outlined above. These programs and curriculum have the ability to work with
developing attitudes, experiences and technologies, able to flow and embrace new
options and technologies as they become available.

In addition to the traditional forms of education delivery, faculty with interest in
developing nontraditional “distance education” learning situations in this age need to
become familiar with many of the new and emerging technologies available to us as
educators. These technologies provide a welcome compliment to the traditional
educational media such as textbooks, attendance at seminars, workshops, and
professional conferences, work experience, apprenticeships, etc. Among these emerging
external education technologies are digital interactive courseware, educational television
programing, videotape, satellite communications and broadcast, computers, virtual
reality, CD ROM, audio tape, and the internet including the World Wide Web and
communications technologies such as video conferencing and email. Matching the
appropriate technologies and learning situations in a planned individualized system of
educational delivery with the right student/mentor combination is the basis and
foundation for successful distance education curriculum in visual arts.

Mission and Goals of this Program:

Utilize multiple methods of education delivery, using various technologies for
mentoring, teaching and advising students in the pursuit of a visual arts art history and
art education.
Until recently, flexible and rapid interactive elements in education were virtually unheard
of. Today, many means exist for students and faculty to communicate easily from
disparate, even rural undeveloped locations. Furthermore, these available technologies
do not necessarily operate independently; they may be combined to reach the greatest
possible number of students, independently or in groups, regardless of their location,
time availability, and level of academic involvement. There are basically two types of
delivery systems in which students either access the instructional material directly from
the television, satellite, computer, radio, facsimile machine, telephone, mail, or by using
information storage systems in which the student receives some media, such as a
computer disc, videodisc, videocassette, audiocassette, or more traditionally, a printed
text. These technologies even reshape the traditional residence educational environment,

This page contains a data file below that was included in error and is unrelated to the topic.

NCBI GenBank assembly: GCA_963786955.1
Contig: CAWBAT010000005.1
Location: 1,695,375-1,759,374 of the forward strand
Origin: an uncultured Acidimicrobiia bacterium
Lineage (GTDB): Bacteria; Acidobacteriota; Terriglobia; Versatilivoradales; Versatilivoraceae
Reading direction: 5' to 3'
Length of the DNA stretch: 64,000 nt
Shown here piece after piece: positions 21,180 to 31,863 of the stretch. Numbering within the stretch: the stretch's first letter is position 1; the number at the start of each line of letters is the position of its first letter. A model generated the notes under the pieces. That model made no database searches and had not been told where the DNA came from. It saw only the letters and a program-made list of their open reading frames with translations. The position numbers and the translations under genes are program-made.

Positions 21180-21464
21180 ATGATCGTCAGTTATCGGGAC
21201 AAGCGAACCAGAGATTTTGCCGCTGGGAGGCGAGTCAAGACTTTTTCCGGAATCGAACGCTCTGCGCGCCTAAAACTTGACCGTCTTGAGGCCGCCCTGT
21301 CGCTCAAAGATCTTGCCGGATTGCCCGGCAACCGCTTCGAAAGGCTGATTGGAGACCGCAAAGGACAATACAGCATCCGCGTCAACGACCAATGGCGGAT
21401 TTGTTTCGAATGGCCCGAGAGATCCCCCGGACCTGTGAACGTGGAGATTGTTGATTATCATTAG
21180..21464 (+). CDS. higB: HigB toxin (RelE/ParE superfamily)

supplementing lectures with technology based “remote” presentations. Their application
in nontraditional as well as traditional education is evident. Visual arts students in all
levels of programing could find meaningful information delivery systems in any number
of these delivery systems. The availability and general use of telecommunications
technologies have enabled colleges and universities to greatly increase the amount and
manner of faculty-student interaction in distance learning courses.

The program mission and goals include:

Academic availability: making this quality programing available to students regardless of
time or location restraints.
Low cost: develop a program which makes the achievement of educational goals within
the average person’s budget.
Interactivity: utilize available technologies to make student/faculty interaction available
similarly to the availability one would expect in a residence degree program, utilizing
real time and time-delayed communication.

Methodology:
Delivery and Evaluation:

Residency:

Typically, academic residency rules require some percentage of a student’s coursework
to be taken on campus in order to accomplish a post secondary degree. The visual arts
curriculum which I am envisioning would have a versatile structure based on the level of
study and accessibility to the "art world" available to the student. Many institutions
require anywhere from one week to one year of residency to satisfy various degree
requirements.

A post secondary visual arts program should dovetail with existing degree programs